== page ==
Your first paragraph needs to cover not only who you are but the what, why, where, and how of whatever it is you’re telling them. Please keep it to the facts without any fluff. They should know everything they need to know about your story after reading that first paragraph.
Once you’ve set the scene with your first paragraph, the rest of the paragraphs in your release help fill in the details and give them any other pertinent information with greater detail that will help them paint a picture of what they can write.
- How has what you’ve done made an impact?
- How has it changed the client?
- How will people benefit from it?
- What makes it newsworthy.
If applicable, provide a direct quote they can use in the story they write about you. For example, when I submitted the press release about the Canadian heritage site, I included a quote something like this.
“it’s an honour to be chosen for this project out of the many talented graphic designers from across Canada.”
The writer assigned to my story used my quote in his article.
You should also provide any background information on the press release subject, such as why you undertook the project or what you won the award for. The reader already has most of the vital information they need. Don’t provide superfluous facts or such about you, your company or the announcement.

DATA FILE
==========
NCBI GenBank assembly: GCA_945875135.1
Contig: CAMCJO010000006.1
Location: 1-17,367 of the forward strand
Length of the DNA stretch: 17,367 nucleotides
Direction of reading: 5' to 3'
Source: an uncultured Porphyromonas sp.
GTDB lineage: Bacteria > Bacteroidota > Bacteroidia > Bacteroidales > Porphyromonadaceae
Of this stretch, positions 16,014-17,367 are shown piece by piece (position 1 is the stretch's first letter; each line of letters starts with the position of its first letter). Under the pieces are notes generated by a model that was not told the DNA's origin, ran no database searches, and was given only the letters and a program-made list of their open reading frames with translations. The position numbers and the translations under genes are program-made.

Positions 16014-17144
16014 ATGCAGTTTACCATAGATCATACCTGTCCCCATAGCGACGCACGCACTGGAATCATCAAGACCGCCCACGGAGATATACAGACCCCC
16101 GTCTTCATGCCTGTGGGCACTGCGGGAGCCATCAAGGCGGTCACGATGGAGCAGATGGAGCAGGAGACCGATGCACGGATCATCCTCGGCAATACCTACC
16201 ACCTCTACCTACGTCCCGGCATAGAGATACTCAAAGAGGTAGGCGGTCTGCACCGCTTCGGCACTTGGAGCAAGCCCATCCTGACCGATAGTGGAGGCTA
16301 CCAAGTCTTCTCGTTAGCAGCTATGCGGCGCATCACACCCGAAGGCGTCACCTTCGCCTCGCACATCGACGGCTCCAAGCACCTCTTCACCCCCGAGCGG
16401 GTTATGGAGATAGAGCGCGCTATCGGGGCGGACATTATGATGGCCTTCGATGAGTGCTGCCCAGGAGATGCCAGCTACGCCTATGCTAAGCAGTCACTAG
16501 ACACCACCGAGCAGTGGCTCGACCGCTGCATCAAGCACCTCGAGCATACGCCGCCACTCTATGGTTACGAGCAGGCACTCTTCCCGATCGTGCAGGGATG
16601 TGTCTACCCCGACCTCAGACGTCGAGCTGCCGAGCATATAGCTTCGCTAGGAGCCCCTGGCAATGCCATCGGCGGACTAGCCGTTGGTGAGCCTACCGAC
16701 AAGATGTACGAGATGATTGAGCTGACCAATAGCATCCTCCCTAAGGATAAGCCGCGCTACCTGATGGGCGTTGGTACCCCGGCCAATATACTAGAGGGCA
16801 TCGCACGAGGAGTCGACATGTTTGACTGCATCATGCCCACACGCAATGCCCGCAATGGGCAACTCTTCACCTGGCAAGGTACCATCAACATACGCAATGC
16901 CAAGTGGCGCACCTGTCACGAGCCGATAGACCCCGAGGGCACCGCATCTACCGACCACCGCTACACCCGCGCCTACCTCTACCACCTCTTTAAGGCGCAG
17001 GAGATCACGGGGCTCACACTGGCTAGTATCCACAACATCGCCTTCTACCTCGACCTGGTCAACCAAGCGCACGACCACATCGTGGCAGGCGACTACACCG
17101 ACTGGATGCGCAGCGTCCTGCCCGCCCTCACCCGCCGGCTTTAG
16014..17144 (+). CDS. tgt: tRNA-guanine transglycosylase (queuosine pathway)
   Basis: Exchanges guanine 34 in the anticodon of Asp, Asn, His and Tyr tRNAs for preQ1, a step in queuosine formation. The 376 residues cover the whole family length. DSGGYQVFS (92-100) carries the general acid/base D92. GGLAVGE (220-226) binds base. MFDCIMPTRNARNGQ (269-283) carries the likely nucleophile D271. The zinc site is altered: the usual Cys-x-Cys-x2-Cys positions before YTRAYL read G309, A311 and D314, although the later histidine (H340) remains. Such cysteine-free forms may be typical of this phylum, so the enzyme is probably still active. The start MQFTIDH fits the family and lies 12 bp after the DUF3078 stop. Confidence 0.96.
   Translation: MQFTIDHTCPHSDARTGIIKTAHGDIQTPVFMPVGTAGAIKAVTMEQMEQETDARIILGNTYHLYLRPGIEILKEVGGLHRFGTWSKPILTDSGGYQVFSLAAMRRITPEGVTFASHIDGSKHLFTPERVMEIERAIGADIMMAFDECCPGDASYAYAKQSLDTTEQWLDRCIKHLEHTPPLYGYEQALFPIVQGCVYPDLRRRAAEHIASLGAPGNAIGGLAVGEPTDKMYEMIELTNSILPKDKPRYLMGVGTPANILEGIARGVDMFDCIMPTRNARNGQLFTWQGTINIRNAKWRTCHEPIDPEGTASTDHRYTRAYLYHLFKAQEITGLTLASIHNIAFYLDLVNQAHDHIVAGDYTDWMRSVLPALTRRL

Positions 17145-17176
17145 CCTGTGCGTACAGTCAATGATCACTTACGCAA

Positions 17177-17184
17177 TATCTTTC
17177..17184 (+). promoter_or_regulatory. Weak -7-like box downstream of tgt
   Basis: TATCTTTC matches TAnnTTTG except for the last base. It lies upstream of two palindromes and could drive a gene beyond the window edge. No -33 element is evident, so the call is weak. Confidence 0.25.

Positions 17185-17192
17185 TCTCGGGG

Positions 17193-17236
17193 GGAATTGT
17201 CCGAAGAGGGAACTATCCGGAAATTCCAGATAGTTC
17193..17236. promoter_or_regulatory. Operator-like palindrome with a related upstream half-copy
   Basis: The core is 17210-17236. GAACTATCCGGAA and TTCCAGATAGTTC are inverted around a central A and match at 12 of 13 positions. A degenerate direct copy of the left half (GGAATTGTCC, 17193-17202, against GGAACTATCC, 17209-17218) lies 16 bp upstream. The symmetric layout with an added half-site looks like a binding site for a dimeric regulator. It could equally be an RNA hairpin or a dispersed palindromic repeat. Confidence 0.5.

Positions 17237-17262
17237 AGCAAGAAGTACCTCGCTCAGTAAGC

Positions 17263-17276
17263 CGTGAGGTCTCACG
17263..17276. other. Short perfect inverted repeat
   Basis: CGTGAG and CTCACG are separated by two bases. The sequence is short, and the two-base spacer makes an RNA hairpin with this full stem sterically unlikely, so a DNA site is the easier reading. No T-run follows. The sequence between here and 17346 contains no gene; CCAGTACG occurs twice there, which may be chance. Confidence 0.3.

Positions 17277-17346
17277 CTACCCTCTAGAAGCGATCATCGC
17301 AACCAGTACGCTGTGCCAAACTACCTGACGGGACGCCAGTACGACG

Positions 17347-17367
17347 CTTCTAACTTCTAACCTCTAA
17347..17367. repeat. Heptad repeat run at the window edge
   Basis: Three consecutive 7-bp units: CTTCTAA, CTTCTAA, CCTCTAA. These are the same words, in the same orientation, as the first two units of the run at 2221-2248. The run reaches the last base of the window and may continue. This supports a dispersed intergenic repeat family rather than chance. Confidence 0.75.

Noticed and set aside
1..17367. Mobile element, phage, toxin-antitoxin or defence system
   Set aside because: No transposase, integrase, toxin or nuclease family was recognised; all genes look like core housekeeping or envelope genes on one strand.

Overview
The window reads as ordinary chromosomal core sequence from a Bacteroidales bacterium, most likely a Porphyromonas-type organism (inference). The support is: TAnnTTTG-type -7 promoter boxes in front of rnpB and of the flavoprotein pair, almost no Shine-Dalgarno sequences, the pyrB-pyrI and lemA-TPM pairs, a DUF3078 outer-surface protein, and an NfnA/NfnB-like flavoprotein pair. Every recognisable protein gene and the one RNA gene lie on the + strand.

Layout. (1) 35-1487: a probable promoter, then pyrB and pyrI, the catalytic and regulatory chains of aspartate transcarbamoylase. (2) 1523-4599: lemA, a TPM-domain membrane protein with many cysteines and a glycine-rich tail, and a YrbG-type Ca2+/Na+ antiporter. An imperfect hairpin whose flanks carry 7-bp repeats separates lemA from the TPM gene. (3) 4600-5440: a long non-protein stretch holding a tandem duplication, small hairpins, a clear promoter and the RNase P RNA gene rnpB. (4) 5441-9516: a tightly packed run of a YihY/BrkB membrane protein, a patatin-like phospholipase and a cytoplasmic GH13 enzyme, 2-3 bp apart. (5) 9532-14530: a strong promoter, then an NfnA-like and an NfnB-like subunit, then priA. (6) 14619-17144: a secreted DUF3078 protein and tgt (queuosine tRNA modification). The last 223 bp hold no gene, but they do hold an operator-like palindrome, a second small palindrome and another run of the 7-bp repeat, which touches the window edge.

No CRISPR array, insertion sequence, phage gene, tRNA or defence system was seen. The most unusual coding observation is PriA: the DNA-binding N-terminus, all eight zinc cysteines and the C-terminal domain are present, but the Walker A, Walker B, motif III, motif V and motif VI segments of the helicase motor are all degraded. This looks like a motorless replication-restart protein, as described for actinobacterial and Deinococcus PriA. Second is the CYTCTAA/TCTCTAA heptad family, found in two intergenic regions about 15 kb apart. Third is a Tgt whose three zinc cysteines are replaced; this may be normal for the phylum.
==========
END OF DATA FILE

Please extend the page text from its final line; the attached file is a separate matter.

Remember, a press release needs to be concise. But do offer any details that strengthen your narratives, such as any creative ways you accomplished your announcement or any struggles you had to overcome.
If you can, comment on the future implications of your announcements. For example, in the case of a new client website, you may want to say the company expects to double their income with their new online sales. Just make sure the information is factual.
3. Your last paragraph.
The last paragraph of your press release should summarize who you are and what you do. In plain English, list your company name, your name and title, the full URL to your website, and your email address and phone number should they need to contact you.
Follow that information with pertinent details such as how long you’ve been in business, What you offer, for example, “Graphic and web design services,” and any awards or recognition you’ve received.
It’s a good idea to include a headshot of yourself and a photo that relates to the announcement.
When my Resourceful Designer story was published on the front page of our newspaper, I included a photo of me sitting in front of my microphone with the press release.
Attach any photos to your press release if you're submitting them by email. It’s also a good idea to upload them online and include a URL link where the reporter can download them. Just in case something happens to the attachments you send.
The very last thing on your press release should be three octothorps. Or as you may know them by Hashtags or Number signs.